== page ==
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Inherent Rights at Stake

Mike Myers
7/18/16

Anyone watching the American Supreme Court knew something was up because it was taking them so long to render a decision in the Dollar General v. Mississippi Band of Choctaw case. So it wasn’t too surprising that they deadlocked in a 4-4 split on the issues.

Regardless, this is the fourth Supreme Court decision in favor of Indigenous nations and governments and two of them were unanimous. Each has addressed some aspect of retained inherent rights.

Over the years I’ve come to understand that there is a huge difference between inherent rights and interests as opposed to what is often wrongly defined as “treaty rights”. Treaties create obligations and conditions between the parties through which there is an agreement that a new relationship now exists until something happens to change that relationship.

Treaties could impact inherent rights but only if the parties clearly decide to do this. What most commonly happens in treaty negotiations is that the parties create some sort of joint mechanism, process or protocol by which they will jointly exercise or put their inherent rights on hold. In any event, whatever is negotiated is not perpetual nor does it spell the end of these rights.

We have always known that we possess these rights. Often times they’re referred to as “god or creator given” and definitely something that has existed since “time immemorial”. This concept is expressed in the “Declaration of the Onyota’ a:ka Lotianeshu Concerning Our Ancestral Lands and Inherent Rights”:

From those early times we have always made it clear that we know that it was the intent of the Creation that all peoples were created in their ancestral places for the specific purpose of being the caretakers and custodians of those places. Through that deliberate placement of our nations and peoples on this part of Turtle Island we were conferred a never ending responsibility that in English we could equate to ‘sovereignty’”.

This is clearly not about laws or legalities because these rights are rooted in the spirituality, the fundamental beliefs a people have about their existence and why the Creation caused them to come into existence.

Dollar General and their allies tried to rely on the racist Oliphant Decision to argue that an Indigenous government or court cannot have jurisdiction over them. In watching the case evolve I was particularly interest in the amicus brief submitted by the Association of American Railroads (AAR) in support of Dollar General.

In declaring their interest in the case they stated: “The Association of American Railroads (AAR) is a non-profit national trade association whose members include America’s major railroads. AAR appears as amicus curiae because its members have a vital interest in ensuring that their property interests and activities within Indian reservations and across tribal lands are subject to clear and predictable rules governing tribal civil adjudicatory jurisdiction over nonmembers.” By trying to position themselves as “nonmembers” they are trying to tie themselves to Oliphant.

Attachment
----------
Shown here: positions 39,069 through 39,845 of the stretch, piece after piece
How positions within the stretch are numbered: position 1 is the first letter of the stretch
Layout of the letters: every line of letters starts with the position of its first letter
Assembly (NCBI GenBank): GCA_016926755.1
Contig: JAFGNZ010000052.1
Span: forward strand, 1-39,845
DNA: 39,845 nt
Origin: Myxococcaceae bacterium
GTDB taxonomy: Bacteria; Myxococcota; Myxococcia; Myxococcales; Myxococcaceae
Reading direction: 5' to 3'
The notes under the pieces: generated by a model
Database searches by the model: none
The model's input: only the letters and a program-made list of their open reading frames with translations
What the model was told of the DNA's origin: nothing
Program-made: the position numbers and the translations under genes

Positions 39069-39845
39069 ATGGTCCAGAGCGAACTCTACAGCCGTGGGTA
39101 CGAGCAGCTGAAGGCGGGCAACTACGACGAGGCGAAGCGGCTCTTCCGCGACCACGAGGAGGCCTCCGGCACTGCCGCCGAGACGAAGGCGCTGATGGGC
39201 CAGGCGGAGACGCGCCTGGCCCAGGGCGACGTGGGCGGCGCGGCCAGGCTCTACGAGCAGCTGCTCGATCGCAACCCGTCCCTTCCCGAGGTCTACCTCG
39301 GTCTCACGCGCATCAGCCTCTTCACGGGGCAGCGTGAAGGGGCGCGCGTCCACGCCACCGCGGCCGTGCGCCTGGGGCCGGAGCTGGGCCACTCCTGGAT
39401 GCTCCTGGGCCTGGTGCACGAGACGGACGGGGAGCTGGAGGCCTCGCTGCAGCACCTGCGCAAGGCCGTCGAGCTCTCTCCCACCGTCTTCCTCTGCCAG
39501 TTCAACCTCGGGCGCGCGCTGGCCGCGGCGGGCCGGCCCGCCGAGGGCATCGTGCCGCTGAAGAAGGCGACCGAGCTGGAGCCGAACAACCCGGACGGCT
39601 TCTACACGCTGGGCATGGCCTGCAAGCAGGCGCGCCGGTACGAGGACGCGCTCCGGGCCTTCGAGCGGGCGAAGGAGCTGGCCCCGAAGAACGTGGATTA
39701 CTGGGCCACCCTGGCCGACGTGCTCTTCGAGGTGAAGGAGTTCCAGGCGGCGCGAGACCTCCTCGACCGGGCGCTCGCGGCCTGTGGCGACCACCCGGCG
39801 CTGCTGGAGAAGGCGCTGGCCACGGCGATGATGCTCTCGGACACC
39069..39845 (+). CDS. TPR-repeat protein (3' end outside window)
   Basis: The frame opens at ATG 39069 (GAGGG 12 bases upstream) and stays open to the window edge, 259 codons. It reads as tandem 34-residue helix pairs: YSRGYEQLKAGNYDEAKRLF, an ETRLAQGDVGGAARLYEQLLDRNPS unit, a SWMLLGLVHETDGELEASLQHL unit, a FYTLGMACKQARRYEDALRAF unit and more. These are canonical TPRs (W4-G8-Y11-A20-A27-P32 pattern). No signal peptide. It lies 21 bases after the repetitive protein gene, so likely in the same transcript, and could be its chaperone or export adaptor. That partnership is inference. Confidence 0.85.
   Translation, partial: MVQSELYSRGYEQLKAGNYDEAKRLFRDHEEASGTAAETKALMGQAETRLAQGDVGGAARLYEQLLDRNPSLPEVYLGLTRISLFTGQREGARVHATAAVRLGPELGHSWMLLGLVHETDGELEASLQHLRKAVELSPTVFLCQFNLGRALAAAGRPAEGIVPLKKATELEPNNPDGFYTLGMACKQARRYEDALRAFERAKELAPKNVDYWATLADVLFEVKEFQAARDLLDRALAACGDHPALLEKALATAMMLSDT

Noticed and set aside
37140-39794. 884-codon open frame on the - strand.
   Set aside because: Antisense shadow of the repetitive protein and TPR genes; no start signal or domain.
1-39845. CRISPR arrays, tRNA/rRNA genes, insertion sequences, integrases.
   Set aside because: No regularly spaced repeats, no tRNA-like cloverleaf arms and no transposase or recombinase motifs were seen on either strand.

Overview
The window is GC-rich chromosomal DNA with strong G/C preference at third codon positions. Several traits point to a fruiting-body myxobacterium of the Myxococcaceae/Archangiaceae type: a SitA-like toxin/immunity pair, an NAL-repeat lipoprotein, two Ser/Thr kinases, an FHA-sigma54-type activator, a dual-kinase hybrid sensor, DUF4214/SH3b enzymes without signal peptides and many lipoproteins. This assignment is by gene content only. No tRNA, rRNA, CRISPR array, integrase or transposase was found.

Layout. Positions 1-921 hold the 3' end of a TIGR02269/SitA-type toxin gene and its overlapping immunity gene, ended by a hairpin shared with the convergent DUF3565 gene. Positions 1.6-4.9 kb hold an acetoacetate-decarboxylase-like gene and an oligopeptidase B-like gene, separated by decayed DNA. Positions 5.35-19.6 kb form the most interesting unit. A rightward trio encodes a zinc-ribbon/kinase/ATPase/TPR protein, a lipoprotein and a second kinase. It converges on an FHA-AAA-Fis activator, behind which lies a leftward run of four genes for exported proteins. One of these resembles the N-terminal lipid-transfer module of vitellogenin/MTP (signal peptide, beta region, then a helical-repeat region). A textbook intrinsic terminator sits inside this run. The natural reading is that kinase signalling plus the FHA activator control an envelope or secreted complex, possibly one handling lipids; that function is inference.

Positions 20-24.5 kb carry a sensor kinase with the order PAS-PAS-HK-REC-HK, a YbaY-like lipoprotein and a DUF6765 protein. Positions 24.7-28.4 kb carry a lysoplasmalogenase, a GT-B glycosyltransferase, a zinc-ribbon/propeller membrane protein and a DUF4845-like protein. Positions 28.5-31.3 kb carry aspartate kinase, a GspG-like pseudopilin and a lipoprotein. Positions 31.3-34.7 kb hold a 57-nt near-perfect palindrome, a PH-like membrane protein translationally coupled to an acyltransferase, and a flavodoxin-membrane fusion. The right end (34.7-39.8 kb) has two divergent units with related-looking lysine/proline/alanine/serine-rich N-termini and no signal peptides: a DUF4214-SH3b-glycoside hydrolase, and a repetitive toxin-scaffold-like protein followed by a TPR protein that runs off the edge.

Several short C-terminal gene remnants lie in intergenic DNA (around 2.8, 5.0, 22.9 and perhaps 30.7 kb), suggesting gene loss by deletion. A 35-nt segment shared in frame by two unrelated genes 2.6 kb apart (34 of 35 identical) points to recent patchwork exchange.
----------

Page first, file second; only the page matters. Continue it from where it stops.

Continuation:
In 1978, Oliphant asserted the following:

(a) From the earliest treaties with Indian tribes, it was assumed that the tribes, few of which maintained any semblance of a formal court system, did not have such jurisdiction absent a congressional statute or treaty provision to that effect, and at least one court held that such jurisdiction did not exist.

(b) Congress' actions during the 19th century reflected that body's belief that Indian tribes do not have inherent criminal jurisdiction over non-Indians.

(c) The presumption, commonly shared by Congress, the Executive Branch, and lower federal courts, that tribal courts have no power to try non-Indians, carries considerable weight.

(d) By submitting to the overriding sovereignty of the United States, Indian tribes necessarily yield the power to try non-Indians except in a manner acceptable to Congress, a fact which seems to be recognized by the Treaty of Point Elliott, signed by the Suquamish Indian Tribe.

For the past 38 years an Indigenous nation’s inherent right to assert criminal jurisdiction over non-citizens has been thwarted by these racist and settler centric assertions. In delivering the court’s decision Justice Rehnquist made the following remarks: